Childhood Cancer Survivors Reunite for a Powerful Remission Photo
A moving picture of beautiful young cancer survivors goes viral after they reunite for the 5th time to tell their story and raise awareness for childhood cancer.
In 2014, photographer Lora Scantling photographed 3 girls who were fighting against childhood cancer. Quickly the excitement of the image captured people from all over the world and went viral.
Oklahoma girls Rheann Franklin, 11, Ainsley Peters, 9, and Rylie Hughey, 8, became a message of hope and empowerment that year. That's why Scantling has returned to these three beautiful warriors to show the world how brave they were and how they beat the illness.
Lora Scantling is a photographer who captures with her lens the cruelest battles, and not just on a battlefield, but in her own photography studio in Yukon, near Oklahoma City. For years, Lora is dedicated to photographing small cancer patients, so that through these images they become aware of childhood cancer.
This year's session was very special because the three girls managed to overcome cancer and now they look healthier and happier.
Despite having won the battle against cancer, Rheann retains the traces of having passed through it; Her hair can’t grow due to the radiation she received and according to doctors, it is very likely that her eyes will look like this forever due to the location of the brain tumor she had.
Also participated in the photo shoot with the girls the little Connor Lloyd, 4 years old, a new friend who was part of last year's photo. Currently, he is being treated for acute lymphoblastic leukemia.
The photographer says the annual “meet-up” reminds the young girls of what they’ve been through, while the photos serve as inspiration for other kids battling cancer.https://t.co/rmX5qyVOm2— Globalnews.ca (@globalnews) May 3, 2019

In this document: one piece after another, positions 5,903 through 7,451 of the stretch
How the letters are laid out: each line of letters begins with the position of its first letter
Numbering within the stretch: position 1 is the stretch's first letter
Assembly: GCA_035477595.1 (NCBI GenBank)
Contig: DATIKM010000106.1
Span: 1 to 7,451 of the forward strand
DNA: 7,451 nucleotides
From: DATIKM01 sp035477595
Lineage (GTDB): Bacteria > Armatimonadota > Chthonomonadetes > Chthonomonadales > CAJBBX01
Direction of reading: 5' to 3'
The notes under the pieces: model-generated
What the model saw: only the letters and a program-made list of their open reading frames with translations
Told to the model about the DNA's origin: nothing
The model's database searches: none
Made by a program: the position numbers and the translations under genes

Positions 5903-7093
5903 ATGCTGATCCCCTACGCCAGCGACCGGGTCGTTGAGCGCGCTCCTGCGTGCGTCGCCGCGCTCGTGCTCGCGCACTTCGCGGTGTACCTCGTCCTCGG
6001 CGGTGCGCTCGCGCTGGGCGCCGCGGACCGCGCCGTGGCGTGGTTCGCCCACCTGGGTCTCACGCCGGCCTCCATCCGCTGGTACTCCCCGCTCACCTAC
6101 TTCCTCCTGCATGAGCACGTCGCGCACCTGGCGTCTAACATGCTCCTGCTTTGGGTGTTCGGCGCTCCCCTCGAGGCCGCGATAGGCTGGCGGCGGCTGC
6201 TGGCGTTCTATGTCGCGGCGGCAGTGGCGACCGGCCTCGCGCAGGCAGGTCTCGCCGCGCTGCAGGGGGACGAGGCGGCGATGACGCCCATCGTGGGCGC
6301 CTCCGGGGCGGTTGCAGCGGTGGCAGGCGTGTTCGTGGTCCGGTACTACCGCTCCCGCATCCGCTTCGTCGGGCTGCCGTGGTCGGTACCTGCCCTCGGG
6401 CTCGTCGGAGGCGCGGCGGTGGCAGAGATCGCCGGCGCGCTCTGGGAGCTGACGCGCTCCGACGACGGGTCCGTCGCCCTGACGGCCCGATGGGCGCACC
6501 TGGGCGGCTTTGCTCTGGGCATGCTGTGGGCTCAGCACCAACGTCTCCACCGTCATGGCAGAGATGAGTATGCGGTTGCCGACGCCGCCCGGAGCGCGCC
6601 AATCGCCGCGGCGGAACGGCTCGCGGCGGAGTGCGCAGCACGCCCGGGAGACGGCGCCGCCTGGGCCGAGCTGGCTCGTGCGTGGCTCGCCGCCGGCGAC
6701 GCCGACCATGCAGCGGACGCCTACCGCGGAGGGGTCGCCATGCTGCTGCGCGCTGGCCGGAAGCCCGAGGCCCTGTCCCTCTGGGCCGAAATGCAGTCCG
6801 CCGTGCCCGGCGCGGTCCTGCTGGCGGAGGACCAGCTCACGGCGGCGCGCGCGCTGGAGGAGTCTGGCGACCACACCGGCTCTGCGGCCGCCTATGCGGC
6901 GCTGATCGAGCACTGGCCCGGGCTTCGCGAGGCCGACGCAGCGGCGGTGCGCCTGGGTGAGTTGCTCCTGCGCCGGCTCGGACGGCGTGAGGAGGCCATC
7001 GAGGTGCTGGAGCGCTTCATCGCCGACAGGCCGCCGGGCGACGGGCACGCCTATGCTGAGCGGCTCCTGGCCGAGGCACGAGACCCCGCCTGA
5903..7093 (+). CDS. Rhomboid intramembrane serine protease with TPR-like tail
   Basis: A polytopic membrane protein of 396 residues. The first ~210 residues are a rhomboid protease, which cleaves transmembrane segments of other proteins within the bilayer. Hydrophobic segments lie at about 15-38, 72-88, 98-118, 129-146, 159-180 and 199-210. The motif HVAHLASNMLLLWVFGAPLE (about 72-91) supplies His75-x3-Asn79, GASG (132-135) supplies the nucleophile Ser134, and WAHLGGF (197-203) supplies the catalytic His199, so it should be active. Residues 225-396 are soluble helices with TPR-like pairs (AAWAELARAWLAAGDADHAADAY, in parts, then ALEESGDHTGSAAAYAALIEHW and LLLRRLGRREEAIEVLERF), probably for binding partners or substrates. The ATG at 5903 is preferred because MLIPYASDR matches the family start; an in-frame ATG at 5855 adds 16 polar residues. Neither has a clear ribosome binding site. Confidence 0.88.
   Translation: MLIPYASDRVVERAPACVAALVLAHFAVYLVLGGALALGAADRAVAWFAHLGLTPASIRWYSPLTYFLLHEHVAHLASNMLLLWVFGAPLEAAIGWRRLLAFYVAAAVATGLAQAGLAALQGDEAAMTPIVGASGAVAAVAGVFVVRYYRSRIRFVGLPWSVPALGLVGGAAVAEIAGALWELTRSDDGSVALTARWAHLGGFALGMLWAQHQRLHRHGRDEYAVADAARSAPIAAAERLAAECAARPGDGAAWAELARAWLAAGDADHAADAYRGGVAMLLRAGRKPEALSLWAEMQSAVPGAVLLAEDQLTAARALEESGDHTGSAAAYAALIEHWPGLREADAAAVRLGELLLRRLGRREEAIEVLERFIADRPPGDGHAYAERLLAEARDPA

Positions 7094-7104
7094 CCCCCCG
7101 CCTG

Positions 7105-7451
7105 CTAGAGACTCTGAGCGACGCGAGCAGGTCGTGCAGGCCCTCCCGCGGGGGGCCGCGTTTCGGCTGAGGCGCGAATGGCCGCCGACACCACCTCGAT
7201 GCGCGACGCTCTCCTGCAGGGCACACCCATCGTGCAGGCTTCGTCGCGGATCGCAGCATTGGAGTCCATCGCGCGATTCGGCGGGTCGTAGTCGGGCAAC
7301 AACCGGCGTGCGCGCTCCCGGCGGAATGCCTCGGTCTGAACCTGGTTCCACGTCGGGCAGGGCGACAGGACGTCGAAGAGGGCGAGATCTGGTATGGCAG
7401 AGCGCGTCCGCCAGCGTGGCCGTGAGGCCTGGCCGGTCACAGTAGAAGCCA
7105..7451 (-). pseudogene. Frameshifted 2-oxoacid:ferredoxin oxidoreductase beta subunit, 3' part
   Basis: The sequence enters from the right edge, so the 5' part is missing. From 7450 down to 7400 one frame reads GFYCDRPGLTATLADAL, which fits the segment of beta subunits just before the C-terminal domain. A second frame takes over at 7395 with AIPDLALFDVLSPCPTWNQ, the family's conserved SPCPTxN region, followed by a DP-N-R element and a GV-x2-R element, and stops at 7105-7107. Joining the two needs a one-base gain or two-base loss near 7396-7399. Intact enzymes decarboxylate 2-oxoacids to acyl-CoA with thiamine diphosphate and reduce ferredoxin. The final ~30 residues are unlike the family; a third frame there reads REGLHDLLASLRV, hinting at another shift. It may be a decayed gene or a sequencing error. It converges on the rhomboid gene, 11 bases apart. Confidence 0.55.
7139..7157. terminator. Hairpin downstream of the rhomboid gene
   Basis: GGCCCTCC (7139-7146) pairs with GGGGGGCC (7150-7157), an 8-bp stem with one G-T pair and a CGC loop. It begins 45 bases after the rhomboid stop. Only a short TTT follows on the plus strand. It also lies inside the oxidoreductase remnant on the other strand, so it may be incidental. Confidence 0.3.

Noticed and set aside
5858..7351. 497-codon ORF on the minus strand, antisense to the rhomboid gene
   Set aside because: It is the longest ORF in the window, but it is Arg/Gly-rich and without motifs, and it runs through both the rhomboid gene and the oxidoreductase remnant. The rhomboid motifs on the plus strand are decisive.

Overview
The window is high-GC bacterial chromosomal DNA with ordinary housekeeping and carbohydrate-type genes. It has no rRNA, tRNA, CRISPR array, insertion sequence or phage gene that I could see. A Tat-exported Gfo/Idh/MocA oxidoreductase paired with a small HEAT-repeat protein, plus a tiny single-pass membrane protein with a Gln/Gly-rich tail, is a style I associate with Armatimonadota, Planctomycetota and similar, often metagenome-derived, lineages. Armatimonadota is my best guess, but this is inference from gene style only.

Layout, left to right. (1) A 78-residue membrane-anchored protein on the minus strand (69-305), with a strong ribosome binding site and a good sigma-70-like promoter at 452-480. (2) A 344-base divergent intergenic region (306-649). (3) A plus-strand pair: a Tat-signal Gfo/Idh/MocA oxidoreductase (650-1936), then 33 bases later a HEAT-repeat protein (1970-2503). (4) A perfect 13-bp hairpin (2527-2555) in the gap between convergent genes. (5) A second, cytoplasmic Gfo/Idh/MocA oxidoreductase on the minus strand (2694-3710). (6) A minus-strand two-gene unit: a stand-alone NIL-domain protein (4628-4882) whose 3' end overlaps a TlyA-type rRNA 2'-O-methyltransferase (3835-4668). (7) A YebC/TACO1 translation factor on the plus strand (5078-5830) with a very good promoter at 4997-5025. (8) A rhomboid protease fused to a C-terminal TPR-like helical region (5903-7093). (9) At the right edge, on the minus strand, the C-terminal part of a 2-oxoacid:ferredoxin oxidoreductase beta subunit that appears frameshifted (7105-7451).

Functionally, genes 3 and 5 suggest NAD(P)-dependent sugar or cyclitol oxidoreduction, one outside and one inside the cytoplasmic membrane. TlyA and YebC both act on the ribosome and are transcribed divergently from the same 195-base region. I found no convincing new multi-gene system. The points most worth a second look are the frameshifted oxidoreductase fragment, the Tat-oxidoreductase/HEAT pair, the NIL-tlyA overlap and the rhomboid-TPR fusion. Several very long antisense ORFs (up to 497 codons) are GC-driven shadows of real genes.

Although last year the child was a shy participant, this year Connor felt completely in confidence laughing and having a great time with the girls.
"It means a lot for our family to help raise awareness for childhood cancer, and we felt Connor joining the shoot last year would show that while the girls are doing great, every day new kids are diagnosed,'' Connor's parents told TODAY.
Another beautiful group of girls is doing the same work by annually publishing a series of photographs along with their history of fighting cancer. In their pictures, all four girls were playing in the lobby of the hospital and all of them were in active treatment.
Cancer is a devastating disease that always moves us, but more especially when it comes to children. That is why it is important to know some of the signs of cancer to recognize it as soon as possible.
Although some cancers develop completely without symptoms, the disease can be particularly devastating if you ignore symptoms because you do not think these symptoms might represent cancer.